29 Gamelan 3. Unpitched Percussion See the percussion pattern on the next page (also included in the student notes). The unpitched instruments are used to punctuate the repeated melody, marking the beginning of each repeat, start of each phrase, mid-way point through each phrase, etc. These instruments can be organised according to the length of sustain they have. The longer they sustain, the less they play (but in Gamelan, the more important they are). So, a large cymbal or gong is suitable for group 1 below, whilst a wood block would be good for group 6. One instrument plays in each of the following places: Group 1 1st note bar 1 marking the repeat of each cycle. In Java this would be the largest gong Group 2 1st note bar 5, 1st note bar 9 marking the beginning of each phrase Group 3 1st note bars 3, 7 and 11 marking half way through each phrase Group 4 1st note bar 2, 4, 6, 8, 10 & 12 marking quarter-way through each phrase Group 5 3rd beat every bar Group 6 2nd & 4th beat every bar This whole group forms an interlocking texture in which someone is playing on every beat. 4. The Drummer The drummer leads the ensemble. They can develop a simple introduction which cues the whole band. They play along with the piece, quietly improvising and keeping a steady pulse. To end, the drummer slows down the tempo in bars 11 and 12. At the end of bar 12, there is a pause, during which the big gong plays (the instrument in group 1). After this everyone plays their final note, which doesn t have to be together. The Drummer can also change the tempo during the piece. It is worth experimenting with the group to see how the drummer can affect the piece. Extension Once you and your students have worked through this activity together, students can then carry out the same process in smaller groups of 10 students: 1 person on each instrument (3 pitched percussion, 6 unpitched, 1 drummer). Once they have mastered it in smaller groups, they could create their own balungan melody and accompaniment. 28

30 Gamelan Gamelan unpitched punctuation patterns When choosing instruments for these 6 parts, the instrument with the longest sustain should play the first part; the one with the shortest (eg a wood block or clave) should play parts 5 & 6. Grade the other groups accordingly, but try and make sure each part has a distinctive sound one type of instrument per part. 29

31 Student worksheet: Gamelan The Gamelan orchestra is a percussion ensemble originating in Indonesia. This worksheet is based on Javanese Gamelan, and some of the principals behind it. The Javanese use two scales: pelog (7 notes) and slendro (5 notes). The tunings are unique to each individual Gamelan ensemble, and do not generally match western tuning. The melody we re learning is composed for workshop use and uses a pentatonic (5 note) scale. Gather your instruments You ll need: Pitched percussion: xylophones, glockenspiels, chime bars Unpitched percussion: cymbals, gongs, wood blocks, triangles, etc A drum Organising the instruments The pitched instruments need to be organised into three groups according to their pitch. Highest: Decorative patterns Middle: Decoration and melody Lowest: Melody The unpitched instruments are divided into groups according to the length of their sustain. You can experiment with these groupings when you work through the appropriate section. The Skeleton Melody (Balungan) If there are enough pitched percussion instruments available for everyone, everyone should learn the balungan (skeleton melody). If there aren t, the people who will play pitched instruments must learn to play it on them, and those who will play unpitched ones should learn to sing it. Everyone needs to know the tune to be able to feel it s structure. 30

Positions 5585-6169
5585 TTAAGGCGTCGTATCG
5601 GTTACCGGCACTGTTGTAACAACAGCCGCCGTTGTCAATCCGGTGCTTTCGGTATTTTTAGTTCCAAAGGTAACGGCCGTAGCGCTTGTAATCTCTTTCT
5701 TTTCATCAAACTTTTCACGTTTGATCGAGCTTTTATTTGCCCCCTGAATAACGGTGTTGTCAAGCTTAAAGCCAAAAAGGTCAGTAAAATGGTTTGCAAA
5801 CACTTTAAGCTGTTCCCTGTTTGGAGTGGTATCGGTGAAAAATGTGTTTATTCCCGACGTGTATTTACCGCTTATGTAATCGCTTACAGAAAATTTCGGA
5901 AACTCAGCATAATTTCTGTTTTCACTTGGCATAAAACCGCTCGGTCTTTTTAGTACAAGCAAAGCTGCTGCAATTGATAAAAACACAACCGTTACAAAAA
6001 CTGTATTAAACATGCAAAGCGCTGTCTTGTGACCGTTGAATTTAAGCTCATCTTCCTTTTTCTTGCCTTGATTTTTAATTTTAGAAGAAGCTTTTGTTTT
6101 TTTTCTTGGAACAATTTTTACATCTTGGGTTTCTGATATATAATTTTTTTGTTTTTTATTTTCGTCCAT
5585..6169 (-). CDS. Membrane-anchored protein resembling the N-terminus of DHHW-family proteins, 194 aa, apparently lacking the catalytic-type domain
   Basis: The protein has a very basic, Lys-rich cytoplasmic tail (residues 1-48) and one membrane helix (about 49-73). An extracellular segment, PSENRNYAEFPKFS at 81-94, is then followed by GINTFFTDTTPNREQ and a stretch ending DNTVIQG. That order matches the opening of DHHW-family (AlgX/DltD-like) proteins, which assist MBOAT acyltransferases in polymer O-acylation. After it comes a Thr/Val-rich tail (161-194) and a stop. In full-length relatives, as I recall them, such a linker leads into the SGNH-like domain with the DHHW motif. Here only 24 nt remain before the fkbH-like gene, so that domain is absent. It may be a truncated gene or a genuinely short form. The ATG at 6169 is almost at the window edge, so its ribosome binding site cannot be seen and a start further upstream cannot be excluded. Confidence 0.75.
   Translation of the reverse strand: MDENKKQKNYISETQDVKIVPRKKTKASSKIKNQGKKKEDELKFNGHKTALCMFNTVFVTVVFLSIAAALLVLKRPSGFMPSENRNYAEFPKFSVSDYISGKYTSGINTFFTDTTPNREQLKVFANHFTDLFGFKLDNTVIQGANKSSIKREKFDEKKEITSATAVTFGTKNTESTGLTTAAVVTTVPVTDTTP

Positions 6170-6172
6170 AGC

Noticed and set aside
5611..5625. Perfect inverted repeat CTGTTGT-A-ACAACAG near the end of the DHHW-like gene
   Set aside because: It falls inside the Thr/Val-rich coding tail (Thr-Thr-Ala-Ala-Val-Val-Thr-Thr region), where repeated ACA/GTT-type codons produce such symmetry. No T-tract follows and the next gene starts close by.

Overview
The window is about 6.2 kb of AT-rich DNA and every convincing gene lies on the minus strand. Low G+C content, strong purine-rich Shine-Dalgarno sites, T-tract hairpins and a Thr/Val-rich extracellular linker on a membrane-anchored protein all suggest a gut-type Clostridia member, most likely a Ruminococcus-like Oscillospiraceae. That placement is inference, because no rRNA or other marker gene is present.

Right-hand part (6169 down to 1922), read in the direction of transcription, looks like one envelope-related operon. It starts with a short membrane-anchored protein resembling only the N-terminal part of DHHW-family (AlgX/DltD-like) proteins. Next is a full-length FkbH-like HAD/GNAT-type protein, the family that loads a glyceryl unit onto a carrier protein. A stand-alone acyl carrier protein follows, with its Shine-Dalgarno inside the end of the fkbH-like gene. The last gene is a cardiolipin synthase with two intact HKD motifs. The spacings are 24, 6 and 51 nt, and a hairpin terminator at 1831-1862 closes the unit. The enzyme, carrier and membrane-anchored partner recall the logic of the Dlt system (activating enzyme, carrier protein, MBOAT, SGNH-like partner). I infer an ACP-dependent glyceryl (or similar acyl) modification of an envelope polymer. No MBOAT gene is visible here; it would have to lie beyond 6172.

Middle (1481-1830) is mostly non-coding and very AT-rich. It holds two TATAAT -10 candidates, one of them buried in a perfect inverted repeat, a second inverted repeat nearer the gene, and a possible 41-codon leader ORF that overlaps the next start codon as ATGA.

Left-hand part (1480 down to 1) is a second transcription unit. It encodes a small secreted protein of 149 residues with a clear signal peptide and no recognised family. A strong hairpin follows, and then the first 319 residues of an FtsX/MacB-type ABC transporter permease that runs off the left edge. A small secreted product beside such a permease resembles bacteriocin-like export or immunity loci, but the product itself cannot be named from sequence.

32 Student work sheet: Gamelan Pitched Percussion Low group and some of the middle group: learn to play the melody as written, but the hand without the beater should damp each note as the next is struck. Rest of middle group: play melody in quavers (as bars 1-4 below show) Highest group: develop decorative patterns around the music in each bar. These should be in quavers, be short repeated patterns 2 or 4 note patterns, and be based on the balungan for that bar. For instance, bars 1 & 2 could be: KS3 - writing header KS1 - writing header 31

33 Student worksheet: Gamelan Unpitched Percussion Organise the instruments according to the length of the notes they play. The longest play least (1 below), the shortest play most (6 below). In Gamelan, the instrument which plays at the beginning of each repeat is the most important, as from it everyone knows where they are. One instrument/type of instrument plays in each of the following places: Group 1 1st note bar 1 marking the repeat of each cycle. In Java this would be the largest gong Group 2 1st note bar 5, 1st note bar 9 marking the beginning of each phrase Group 3 1st note bars 3, 7 and 11 marking half way through each phrase Group 4 1st note bar 2, 4, 6, 8, 10 & 12 marking quarter-way through each phrase Group 5 3rd beat every bar Group 6 2nd & 4th beat every bar This whole group forms an interlocking texture in which someone is playing on every beat. There is a score of this pattern on the next page. The piece is repeated as many times as you want. The Drummer The drummer leads the ensemble. They can develop a simple introduction which cues in the whole band. They play along with the piece, quietly improvising and keeping a steady pulse. To end, the drummer slows down the tempo in bars 11 and 12. At the end of bar 12, there is a pause, during which the big gong plays. After this everyone plays their final note, which doesn t have to be together. The Drummer can also change the tempo during the piece. Practice with your drummer to perfect this. Extension Can you create your own skeleton melody, and surround it with decorative patterning? 32

34 Student worksheet: Gamelan Gamelan unpitched punctuation patterns When choosing instruments for these 6 parts, the instrument with the longest sustain should play the first part; the one with the shortest (eg a wood block or clave) should play parts 5 & 6. Grade the other groups accordingly, but try and make sure each part has a distinctive sound one type of instrument per part. 33